Any candidate can promise the moon. But politicians have records of success, failure, or plain backsliding by which their promises may be judged. Trump can try to make his blankness a virtue by calling it a kind of innocence. But he is like a man with no credit history applying for a mortgage — or, in this case, applying to manage a $3.8 trillion budget and the most fearsome military on earth.
Trump’s record as a businessman is hardly a recommendation for the highest office in the land. For all his success, Trump inherited a real-estate fortune from his father. Few of us will ever have the experience, as Trump did, of having Daddy-O bail out our struggling enterprise with an illegal loan in the form of casino chips. Trump’s primary work long ago became less about building anything than about branding himself and tending to his celebrity through a variety of entertainment ventures, from WWE to his reality-TV show, The Apprentice. His business record reflects the often dubious norms of the milieu: using eminent domain to condemn the property of others; buying the good graces of politicians — including many Democrats — with donations.
Trump has gotten far in the GOP race on a brash manner, buffed over decades in New York tabloid culture. His refusal to back down from any gaffe, no matter how grotesque, suggests a healthy impertinence in the face of postmodern PC (although the insults he hurls at anyone who crosses him also speak to a pettiness and lack of basic civility). His promise to make America great again recalls the populism of Andrew Jackson. But Jackson was an actual warrior; and President Jackson made many mistakes. Without Jackson’s scars, what is Trump’s rhetoric but show and strut?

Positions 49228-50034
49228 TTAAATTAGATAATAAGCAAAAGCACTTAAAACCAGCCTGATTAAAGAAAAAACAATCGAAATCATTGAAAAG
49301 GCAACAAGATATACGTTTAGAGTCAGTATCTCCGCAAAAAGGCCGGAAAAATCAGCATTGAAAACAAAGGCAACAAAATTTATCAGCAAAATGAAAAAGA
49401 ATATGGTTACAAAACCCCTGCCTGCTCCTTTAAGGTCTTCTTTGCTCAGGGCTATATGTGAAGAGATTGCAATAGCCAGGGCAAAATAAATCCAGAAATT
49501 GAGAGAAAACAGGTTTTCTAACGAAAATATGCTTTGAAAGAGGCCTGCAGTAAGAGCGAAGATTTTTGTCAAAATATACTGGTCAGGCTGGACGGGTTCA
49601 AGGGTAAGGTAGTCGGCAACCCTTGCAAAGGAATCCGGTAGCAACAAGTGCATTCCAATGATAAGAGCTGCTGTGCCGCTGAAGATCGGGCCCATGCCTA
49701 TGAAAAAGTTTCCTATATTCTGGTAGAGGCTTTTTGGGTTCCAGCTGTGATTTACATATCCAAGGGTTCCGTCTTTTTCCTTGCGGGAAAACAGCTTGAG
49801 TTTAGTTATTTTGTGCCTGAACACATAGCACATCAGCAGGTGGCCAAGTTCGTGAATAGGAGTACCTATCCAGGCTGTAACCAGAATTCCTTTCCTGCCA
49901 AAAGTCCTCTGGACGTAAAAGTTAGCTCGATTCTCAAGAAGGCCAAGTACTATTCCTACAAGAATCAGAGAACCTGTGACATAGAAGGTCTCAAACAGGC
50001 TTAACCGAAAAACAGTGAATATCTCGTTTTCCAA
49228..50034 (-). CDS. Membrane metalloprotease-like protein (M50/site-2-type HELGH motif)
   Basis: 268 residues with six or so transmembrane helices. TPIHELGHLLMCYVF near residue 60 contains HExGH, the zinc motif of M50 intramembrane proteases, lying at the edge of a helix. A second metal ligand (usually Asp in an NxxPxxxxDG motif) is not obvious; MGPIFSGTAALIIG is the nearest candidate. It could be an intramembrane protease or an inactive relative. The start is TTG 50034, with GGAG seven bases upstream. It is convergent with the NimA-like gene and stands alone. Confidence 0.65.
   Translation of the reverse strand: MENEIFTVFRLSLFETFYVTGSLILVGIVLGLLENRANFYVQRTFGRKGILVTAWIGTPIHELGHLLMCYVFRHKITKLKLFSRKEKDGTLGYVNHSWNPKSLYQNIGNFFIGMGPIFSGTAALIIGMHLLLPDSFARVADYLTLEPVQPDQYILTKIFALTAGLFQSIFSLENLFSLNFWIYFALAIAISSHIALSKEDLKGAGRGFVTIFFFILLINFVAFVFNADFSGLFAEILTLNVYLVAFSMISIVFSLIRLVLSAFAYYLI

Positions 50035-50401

If Trump were to become the president, the Republican nominee, or even a failed candidate with strong conservative support, what would that say about conservatives? The movement that ground down the Soviet Union and took the shine, at least temporarily, off socialism would have fallen in behind a huckster. The movement concerned with such “permanent things” as constitutional government, marriage, and the right to life would have become a claque for a Twitter feed
Trump nevertheless offers a valuable warning for the Republican party. If responsible men irresponsibly ignore an issue as important as immigration, it will be taken up by the reckless. If they cannot explain their Beltway maneuvers — worse, if their maneuvering is indefensible — they will be rejected by their own voters. If they cannot advance a compelling working-class agenda, the legitimate anxieties and discontents of blue-collar voters will be exploited by demagogues. We sympathize with many of the complaints of Trump supporters about the GOP, but that doesn’t make the mogul any less flawed a vessel for them.
Some conservatives have made it their business to make excuses for Trump and duly get pats on the head from him. Count us out. Donald Trump is a menace to American conservatism who would take the work of generations and trample it underfoot in behalf of a populism as heedless and crude as the Donald himself.